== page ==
(which have not yet been declared at  the  time
             of their definitions).  Only routines which are
             used before being defined need to  be  declared
             with this statement.

     ARTICLE article, article,...

          Creates each article as an article.  Articles  are
     recognized  by  the  run-time parser, but are basically
     "noise" words.

          Example: ARTICLE the;

     PREP prep, prep,...

          Creates each prep as a preposition.   Prepositions
     are  basically  noise words, but are used by the parser
     to recognize the presence of indirect  objects  in  the
     Player's input.

          Example: PREP into,on,using,to,at;

     noun (numexp) = exp2

          Property numexp of noun is set  to  the  value  of
     exp2.   exp2 may be a number, a string, a routine name,
     or a new routine; the numeric value or ID  of  exp2  is
     always placed into the specified property.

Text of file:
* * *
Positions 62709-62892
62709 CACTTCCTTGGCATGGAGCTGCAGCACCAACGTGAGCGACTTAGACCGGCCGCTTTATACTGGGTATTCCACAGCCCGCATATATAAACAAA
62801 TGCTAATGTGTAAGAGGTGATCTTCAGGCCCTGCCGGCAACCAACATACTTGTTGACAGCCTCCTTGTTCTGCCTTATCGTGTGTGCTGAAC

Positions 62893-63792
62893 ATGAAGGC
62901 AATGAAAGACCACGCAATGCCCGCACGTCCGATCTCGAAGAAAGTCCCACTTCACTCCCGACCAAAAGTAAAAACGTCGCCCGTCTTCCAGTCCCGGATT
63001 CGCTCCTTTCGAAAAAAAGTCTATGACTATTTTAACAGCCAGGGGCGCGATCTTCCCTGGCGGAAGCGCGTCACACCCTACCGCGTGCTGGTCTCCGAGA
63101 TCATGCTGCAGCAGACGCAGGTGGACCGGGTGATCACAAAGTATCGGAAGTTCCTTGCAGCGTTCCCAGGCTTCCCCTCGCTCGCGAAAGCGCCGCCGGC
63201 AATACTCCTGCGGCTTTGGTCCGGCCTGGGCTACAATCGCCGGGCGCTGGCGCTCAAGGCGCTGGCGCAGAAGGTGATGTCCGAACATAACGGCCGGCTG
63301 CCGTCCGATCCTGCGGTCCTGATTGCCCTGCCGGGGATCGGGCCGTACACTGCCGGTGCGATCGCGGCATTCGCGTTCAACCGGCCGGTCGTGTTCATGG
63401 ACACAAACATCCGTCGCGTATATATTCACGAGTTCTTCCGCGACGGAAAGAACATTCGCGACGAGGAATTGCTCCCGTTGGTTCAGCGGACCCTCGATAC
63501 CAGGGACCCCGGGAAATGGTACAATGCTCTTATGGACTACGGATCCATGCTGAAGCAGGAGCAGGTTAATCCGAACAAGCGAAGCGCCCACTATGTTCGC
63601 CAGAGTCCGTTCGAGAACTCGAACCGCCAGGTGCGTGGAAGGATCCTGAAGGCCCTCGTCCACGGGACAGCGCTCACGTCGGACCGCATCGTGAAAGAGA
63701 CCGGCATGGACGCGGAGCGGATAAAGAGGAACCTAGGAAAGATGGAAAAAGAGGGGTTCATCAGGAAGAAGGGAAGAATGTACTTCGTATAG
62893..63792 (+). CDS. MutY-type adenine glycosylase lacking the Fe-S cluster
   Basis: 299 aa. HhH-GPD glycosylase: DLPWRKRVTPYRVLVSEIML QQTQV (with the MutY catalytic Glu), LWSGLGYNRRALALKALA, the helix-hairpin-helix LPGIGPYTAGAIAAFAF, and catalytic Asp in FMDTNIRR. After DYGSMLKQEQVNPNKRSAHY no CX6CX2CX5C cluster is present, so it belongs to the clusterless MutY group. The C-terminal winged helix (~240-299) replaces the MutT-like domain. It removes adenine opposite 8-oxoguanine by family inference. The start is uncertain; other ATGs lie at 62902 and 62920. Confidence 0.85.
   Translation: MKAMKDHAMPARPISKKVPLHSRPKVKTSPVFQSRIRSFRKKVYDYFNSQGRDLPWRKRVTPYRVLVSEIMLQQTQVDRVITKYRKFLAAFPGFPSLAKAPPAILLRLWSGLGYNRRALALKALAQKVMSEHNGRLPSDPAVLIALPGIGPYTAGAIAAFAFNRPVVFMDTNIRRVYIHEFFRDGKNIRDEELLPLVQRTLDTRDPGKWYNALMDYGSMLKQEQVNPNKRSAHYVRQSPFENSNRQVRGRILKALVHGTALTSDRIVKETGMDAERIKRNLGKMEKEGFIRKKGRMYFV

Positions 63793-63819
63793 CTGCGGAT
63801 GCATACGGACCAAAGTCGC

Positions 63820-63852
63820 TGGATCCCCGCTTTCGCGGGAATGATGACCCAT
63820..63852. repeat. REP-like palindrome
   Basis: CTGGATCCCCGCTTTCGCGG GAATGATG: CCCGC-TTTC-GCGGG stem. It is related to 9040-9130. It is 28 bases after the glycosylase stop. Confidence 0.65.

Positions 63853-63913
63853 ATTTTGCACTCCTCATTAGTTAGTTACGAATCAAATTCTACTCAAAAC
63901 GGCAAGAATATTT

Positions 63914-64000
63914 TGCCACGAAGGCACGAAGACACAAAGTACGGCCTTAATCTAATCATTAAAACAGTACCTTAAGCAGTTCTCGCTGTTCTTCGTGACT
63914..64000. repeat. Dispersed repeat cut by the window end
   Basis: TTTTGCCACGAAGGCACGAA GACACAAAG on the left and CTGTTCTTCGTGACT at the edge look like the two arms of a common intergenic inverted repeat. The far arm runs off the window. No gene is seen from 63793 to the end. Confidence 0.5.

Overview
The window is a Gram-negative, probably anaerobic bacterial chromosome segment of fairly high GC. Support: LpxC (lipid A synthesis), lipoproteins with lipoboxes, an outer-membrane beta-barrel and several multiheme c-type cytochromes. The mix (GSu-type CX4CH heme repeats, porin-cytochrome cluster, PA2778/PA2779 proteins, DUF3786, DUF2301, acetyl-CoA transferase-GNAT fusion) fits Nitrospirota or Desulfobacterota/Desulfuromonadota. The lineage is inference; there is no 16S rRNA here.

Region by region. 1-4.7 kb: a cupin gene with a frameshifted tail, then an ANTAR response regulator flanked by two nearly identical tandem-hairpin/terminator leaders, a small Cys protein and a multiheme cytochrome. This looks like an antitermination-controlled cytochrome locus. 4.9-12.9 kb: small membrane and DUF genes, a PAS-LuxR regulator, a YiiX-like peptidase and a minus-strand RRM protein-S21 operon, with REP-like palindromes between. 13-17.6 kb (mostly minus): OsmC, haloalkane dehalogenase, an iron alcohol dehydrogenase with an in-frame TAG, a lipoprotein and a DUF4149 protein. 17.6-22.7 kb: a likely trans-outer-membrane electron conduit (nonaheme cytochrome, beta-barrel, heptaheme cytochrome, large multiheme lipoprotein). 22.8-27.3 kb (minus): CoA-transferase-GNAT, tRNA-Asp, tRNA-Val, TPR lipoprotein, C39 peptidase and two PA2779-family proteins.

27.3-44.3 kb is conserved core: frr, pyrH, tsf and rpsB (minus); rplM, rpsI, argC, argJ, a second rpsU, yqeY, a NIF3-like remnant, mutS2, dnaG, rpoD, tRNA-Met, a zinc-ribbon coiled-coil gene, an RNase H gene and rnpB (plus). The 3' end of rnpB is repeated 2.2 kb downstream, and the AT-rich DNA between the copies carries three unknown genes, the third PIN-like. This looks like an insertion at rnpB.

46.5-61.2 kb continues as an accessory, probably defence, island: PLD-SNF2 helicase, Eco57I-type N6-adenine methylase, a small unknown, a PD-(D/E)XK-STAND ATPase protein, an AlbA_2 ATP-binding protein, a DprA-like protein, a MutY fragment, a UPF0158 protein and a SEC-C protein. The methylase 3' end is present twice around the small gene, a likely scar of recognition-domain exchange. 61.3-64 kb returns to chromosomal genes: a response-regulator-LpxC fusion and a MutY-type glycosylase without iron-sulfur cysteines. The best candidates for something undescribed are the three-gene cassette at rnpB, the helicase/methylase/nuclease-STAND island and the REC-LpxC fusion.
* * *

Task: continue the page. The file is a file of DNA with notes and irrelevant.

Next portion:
gem(11)=0;              { 11 == Luminous }
             gem(LDESC) = ($say "There is a bright gem here!");
             gem(SDESC) = ($say "a bright gem");
             gem(ACTION) = GmAct;

     verb (PREACT | ACTION) = routine

          Assigns  routine  as  the  pre-object  action   or
     default action of the given verb.  The routine may be a
     predefined routine name or an actual routine.


             rub(ACTION) =   ($say "Rubbing ")
                             ($sdisc ($dobj))
                             ($say " seems silly.0);

     name = number

          Assigns name as equivalent to number.   name  must
     not be previously assigned.

          Example: OPEN=11; TRUE=1;

     name1 = name2

          Assigns name1 as a synonym for name2.

          Example: n=north;s=south;se=southeast;

     (numexp) = numexp2